NEWARK, N.J. -- It was a slow start for the Washington Capitals but more importantly for them, a strong finish.
Coming after back-to-back games where the effort in the third period was lacking, the Capitals shrugged off a sluggish opening 35 minutes Friday night to earn a 3-1 victory against the New Jersey Devils at Prudential Center.
"It was kind of a muck-and-grind game, a sloppy game," forward Jason Chimera said. "But we'll take that on the road."
Capitals coach Bruce Boudreau was so enraged by a poor third period Tuesday against the Dallas Stars that he punished the team with a grueling 90-minute practice Wednesday. His team didn't make the same mistake again.
Captain Alex Ovechkin and Marcus Johansson both scored opportunistic goals, while Chimera had the game-winner with a superlative individual effort. Toss in 32 saves from goaltender Tomas Vokoun and some excellent work on the penalty kill, and the Capitals are back atop the Southeast Division after the Florida Panthers snuck past them for one day.
"I think we worked ourselves into the game there a little bit in the second period, getting the puck deep and doing all the small things right," Nicklas Backstrom said. "We didn't the turn the puck over that much and then we scored that big goal there by [Ovechkin].
"It is always this type of game against New Jersey. They are a tight team and they clog the neutral zone and it is kind of hard to get through. At the same time, we haven't been playing the good the past two games and this is a step in the right direction."
Added Vokoun: "It was a good comeback after a bad game I had versus the Islanders [a 5-3 loss last Saturday]. I cost the team points that game, so all you can do is come back and put out a strong performance."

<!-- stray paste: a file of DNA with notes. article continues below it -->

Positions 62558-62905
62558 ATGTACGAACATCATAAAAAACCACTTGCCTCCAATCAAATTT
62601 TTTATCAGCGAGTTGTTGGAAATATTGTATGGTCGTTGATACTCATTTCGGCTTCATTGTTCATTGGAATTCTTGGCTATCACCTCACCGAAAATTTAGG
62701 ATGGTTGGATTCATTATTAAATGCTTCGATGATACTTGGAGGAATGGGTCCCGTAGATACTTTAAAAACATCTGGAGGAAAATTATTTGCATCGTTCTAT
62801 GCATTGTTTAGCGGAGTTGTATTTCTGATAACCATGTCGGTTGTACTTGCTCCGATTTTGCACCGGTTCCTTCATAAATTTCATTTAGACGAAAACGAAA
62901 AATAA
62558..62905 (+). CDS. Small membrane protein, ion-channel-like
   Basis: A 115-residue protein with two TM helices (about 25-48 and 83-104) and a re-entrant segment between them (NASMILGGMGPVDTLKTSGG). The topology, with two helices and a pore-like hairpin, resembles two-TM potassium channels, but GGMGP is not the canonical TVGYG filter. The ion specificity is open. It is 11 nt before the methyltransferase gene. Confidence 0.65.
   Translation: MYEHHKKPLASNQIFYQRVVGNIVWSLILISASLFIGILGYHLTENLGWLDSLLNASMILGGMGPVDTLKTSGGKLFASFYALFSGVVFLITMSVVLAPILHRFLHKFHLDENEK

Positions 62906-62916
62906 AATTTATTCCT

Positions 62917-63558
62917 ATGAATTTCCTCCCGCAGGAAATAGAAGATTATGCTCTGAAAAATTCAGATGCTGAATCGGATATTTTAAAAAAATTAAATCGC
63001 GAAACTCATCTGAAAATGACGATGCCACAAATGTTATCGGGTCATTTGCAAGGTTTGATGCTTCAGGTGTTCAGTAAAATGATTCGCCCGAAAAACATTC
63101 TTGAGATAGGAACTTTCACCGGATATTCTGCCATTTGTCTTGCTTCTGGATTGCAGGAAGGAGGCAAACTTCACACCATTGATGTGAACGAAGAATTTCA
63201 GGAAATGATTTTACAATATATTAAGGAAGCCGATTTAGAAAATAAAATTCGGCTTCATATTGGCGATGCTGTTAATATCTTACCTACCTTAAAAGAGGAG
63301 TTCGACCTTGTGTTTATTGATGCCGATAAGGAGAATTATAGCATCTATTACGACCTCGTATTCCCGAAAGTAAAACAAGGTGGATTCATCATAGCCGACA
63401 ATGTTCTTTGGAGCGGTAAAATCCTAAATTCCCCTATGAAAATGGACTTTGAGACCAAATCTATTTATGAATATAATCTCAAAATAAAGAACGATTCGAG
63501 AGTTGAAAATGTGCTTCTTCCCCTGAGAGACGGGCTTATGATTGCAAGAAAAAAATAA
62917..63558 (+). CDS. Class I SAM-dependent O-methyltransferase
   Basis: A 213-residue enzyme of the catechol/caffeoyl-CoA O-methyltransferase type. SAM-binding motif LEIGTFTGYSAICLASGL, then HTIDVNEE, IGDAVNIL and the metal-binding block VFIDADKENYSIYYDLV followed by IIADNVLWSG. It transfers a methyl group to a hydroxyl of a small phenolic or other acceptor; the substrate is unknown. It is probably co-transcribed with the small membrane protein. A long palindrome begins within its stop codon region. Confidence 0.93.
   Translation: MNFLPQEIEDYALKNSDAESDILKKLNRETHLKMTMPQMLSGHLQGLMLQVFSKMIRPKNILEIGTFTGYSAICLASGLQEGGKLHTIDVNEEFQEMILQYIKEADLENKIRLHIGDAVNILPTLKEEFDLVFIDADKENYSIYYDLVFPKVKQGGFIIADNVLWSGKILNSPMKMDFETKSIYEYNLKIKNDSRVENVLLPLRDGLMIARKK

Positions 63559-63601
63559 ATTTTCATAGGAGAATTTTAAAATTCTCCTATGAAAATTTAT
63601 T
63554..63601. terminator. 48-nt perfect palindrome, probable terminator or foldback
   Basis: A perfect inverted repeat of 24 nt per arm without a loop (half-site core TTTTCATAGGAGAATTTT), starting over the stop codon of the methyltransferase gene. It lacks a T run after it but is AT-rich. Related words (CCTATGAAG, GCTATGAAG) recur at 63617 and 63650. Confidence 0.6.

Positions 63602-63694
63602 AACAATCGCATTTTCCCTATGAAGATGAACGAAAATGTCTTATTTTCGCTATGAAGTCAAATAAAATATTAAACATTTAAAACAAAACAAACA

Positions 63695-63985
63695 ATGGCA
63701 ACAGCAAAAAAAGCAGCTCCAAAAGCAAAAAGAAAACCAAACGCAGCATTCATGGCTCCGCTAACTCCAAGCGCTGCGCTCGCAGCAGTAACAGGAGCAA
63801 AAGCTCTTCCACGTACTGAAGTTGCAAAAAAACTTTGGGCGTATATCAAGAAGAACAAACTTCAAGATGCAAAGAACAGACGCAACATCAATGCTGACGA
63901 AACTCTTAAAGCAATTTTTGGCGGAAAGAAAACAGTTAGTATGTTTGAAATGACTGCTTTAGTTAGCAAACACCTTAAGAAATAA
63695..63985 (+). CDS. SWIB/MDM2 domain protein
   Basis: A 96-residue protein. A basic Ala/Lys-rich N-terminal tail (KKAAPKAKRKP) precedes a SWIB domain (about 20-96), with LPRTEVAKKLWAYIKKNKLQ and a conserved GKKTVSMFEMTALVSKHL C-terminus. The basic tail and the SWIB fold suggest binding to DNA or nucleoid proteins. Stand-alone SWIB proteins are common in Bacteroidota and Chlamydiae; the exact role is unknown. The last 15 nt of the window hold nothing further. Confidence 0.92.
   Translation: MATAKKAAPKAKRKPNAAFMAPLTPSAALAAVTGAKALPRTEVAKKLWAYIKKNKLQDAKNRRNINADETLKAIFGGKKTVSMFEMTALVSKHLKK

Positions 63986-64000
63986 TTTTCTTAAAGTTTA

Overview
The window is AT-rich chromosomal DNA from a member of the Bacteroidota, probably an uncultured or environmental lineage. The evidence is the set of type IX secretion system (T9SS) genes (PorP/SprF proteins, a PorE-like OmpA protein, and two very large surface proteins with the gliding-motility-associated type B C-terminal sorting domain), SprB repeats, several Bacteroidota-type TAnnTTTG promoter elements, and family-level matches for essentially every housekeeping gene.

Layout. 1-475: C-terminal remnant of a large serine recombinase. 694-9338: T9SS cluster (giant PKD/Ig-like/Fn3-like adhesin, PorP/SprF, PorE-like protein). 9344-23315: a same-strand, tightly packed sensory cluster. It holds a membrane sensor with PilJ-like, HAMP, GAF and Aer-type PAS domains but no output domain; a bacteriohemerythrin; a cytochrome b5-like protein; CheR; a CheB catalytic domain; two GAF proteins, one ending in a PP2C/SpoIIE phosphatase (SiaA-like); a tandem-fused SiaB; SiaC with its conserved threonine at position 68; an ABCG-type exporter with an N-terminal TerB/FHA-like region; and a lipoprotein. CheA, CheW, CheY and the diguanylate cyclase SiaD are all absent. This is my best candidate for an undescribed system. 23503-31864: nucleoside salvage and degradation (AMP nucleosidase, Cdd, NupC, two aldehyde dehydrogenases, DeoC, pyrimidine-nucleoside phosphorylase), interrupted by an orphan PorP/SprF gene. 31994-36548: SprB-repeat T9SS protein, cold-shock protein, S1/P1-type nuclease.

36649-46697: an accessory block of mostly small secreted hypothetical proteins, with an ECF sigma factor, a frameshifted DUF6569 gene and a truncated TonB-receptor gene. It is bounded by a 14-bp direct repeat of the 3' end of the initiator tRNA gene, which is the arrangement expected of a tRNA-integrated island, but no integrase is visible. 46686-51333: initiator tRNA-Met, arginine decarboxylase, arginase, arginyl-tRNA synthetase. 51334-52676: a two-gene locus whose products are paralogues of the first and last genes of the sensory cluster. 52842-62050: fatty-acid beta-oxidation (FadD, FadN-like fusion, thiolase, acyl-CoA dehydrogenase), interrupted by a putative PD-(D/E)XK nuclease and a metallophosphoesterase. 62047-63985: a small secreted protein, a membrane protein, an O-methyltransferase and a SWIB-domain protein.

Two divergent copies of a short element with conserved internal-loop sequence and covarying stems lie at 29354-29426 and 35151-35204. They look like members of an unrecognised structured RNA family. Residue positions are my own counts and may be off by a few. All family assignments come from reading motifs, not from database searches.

It was a night of missed opportunities for the Devils, who play the Capitals in Washington on Saturday in the back end of a home-and-home series. They controlled the play for much of the first period and well into the second, but couldn't convert on any of their five power-play chances, including four in the first 42 minutes before the Capitals took the lead.
"I thought we deserved to have at least a couple at the end of two, but that's what happens when you don't put away good teams," Devils coach Peter DeBoer said. "When you let them hang around, that's what can happen."
Ovechkin got the Capitals even at 17:33 of the second period. Backstrom won a faceoff back to Dennis Wideman at the right point. Wideman's shot was going wide, but it hit Ovechkin and dropped to his feet for an easy tap-in after Martin Brodeur had come out to challenge the original shot.
It was Ovechkin's seventh goal of the season, and Backstrom's 20th point to move him into a tie for second in the scoring race behind Toronto's Phil Kessel.
Mike Knuble went to the box early in the third period, but Chimera had a highlight-reel shorthanded goal to push Washington in front at 2:27. He collected the puck along the right wall near his own blue line, then skated past a pair of Devils and around rookie Adam Larsson to cut across to the left in front of Brodeur.
Chimera waited for Brodeur to go down and put a shot past him for his fifth goal of the season.
"If you look through history, and I wouldn't want to do the calculating, but when you score a shorthanded goal in a tight game, that team almost always wins," Boudreau said.